Presentation on theme: "WestEd.org Infant & Toddler Group Care Culture and Early Identity Formation."— Presentation transcript:
WestEd.org Infant & Toddler Group Care Culture and Early Identity Formation
WestEd.org Learning Objectives Participants will be able to: Define culture and its impact on the infant’s developing sense of self. Define culture and how it influences the young child’s identity formation Identify strategies to support the child’s home culture in the child care setting.
WestEd.org What is Culture? Culture is made up of all those factors in your environment that are accepted by the group as the norm. Culture includes attitudes, values, laws, cherished beliefs, and ways of doing things. Infant/Toddler Caregiving: A Guide to Culturally Sensitive Care, 1995
WestEd.org Essential Connections: Introduction and Key Concepts Essential Connections: Ten Keys to Culturally Sensitive Child Care, 1993.
WestEd.org Cultural Learning When young children are cared for by their family members, the process of cultural learning occurs naturally. Early child care that respects time-honored cultural rules helps children develop a secure sense of self.
WestEd.org Small Group Activity Answer the following questions and report back to the large group: 1.What happens to the influence of the family’s culture when young children are in out-of-home child care? 2.What happens to cultural connections between the child and his parents and grandparents? 3.Do connections with the home culture continue to be a central part of the children’s life or do the children start to lose part of their core identity?
WestEd.org Infants learn through their relationships with the adults who care for them
WestEd.org Activity: Handout #20: Defining a Cultural Context Review practices/attitudes listed. Choose 4 of the items that you think had the biggest impact on your own identity development. Reflect on your childhood and share with a partner why you think these particular items impacted your identity.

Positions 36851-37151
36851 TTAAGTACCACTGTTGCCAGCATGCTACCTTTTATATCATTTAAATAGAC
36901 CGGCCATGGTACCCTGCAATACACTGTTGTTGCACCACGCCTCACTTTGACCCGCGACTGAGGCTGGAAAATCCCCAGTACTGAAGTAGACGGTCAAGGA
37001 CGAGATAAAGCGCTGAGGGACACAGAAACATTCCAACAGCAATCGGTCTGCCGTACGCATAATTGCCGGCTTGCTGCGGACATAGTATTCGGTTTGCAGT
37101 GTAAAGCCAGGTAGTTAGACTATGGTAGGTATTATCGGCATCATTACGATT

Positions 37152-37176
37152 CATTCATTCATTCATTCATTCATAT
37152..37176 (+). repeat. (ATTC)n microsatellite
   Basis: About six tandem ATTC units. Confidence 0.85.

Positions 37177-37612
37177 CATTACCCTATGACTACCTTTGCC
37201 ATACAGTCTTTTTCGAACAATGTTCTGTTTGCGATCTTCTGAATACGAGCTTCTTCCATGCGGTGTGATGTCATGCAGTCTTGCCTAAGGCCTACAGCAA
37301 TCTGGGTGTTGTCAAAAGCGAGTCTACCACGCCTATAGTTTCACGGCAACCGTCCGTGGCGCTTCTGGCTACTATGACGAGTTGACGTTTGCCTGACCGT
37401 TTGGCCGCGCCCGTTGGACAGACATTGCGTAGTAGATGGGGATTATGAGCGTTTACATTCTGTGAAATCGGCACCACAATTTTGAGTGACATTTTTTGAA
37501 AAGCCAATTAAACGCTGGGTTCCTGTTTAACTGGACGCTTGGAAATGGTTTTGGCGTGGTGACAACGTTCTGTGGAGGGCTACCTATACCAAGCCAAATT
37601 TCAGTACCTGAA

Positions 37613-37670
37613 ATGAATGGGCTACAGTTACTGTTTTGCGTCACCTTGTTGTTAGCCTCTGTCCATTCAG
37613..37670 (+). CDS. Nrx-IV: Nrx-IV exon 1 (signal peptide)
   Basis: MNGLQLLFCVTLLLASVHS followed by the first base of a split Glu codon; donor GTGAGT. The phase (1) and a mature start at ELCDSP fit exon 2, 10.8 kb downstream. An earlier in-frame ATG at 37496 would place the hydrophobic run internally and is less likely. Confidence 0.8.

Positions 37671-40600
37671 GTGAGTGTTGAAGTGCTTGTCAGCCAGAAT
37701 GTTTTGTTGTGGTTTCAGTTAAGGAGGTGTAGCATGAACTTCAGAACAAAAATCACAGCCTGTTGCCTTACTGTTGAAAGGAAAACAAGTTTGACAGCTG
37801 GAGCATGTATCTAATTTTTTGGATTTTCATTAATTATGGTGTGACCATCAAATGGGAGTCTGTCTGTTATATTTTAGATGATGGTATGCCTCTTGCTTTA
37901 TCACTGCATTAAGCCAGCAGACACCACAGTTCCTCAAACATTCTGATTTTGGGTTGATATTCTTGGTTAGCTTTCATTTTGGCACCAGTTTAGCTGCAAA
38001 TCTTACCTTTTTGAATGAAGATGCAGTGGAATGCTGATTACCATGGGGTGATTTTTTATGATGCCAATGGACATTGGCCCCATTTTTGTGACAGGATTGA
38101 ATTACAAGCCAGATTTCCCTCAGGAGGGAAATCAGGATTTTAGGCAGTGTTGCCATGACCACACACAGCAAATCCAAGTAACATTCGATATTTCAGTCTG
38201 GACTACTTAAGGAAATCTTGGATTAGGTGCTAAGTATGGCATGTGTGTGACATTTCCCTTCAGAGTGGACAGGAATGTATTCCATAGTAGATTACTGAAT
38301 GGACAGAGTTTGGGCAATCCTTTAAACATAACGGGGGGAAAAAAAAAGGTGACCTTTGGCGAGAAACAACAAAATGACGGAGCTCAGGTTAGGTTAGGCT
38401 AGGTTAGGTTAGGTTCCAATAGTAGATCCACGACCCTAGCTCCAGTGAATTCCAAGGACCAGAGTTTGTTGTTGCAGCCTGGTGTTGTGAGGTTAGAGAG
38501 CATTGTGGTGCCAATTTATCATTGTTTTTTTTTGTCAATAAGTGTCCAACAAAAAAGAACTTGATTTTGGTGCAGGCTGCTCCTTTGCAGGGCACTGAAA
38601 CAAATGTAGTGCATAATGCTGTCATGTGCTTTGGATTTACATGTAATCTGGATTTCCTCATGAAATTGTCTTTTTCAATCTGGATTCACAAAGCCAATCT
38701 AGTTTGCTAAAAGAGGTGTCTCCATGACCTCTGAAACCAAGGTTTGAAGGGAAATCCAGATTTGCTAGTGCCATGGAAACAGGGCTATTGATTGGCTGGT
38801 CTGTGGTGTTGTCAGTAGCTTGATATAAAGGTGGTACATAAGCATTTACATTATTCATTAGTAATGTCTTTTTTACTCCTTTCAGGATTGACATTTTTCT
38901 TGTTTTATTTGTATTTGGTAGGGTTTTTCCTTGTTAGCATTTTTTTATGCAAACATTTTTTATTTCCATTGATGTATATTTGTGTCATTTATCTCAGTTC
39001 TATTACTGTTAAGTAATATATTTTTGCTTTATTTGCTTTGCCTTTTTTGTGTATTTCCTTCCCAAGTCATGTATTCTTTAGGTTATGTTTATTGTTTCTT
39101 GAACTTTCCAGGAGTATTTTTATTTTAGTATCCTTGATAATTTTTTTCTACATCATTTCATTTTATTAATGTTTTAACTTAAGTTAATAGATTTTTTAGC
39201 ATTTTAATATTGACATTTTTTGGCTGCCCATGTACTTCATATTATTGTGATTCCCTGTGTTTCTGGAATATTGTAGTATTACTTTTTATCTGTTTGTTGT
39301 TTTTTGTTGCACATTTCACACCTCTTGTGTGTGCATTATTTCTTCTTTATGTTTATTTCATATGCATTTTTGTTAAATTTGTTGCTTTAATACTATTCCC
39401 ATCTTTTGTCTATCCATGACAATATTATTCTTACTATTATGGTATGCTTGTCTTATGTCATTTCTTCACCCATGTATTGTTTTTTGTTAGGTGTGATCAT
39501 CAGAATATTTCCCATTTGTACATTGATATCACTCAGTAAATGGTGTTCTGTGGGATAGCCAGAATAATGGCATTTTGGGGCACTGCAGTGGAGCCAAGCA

WestEd.org Cultural Learning The gifts children receive from an infancy firmly grounded in their home culture are confidence, competence, and connection. To receive these gifts, culturally sensitive care in all settings is crucial.
WestEd.org Handout #32: Cultural Empowerment Culture is learned. Culture is characteristic of groups. Culture is a set of rules for behavior. Individual members of a culture are embedded to different degrees in their culture. Cultures borrow and share rules. Members of a cultural group may be proficient at cultural behavior but unable to describe its rules.
WestEd.org Activity: Jigsaw Handout #33: Cultural Influences on Learning Routines and Cultural Learning Learning Styles Language Learning “Verbal” versus “Observational” Learning
WestEd.org Reviewing the Learning Objectives Participants will be able to: Define culture and its impact on the infant’s developing sense of self. Define culture and how it influences the young child’s identity formation Identify strategies to support the child’s home culture in the child care setting.
WestEd.org Culture’s Role “Through culture, children gain a sense of who they are, a feeling of belonging, what is important, what is right and wrong, how to care for themselves and others, and what to celebrate, eat, and wear.” (Infant/Toddler Caregiving: A Guide to Culturally Sensitive Care, 1995)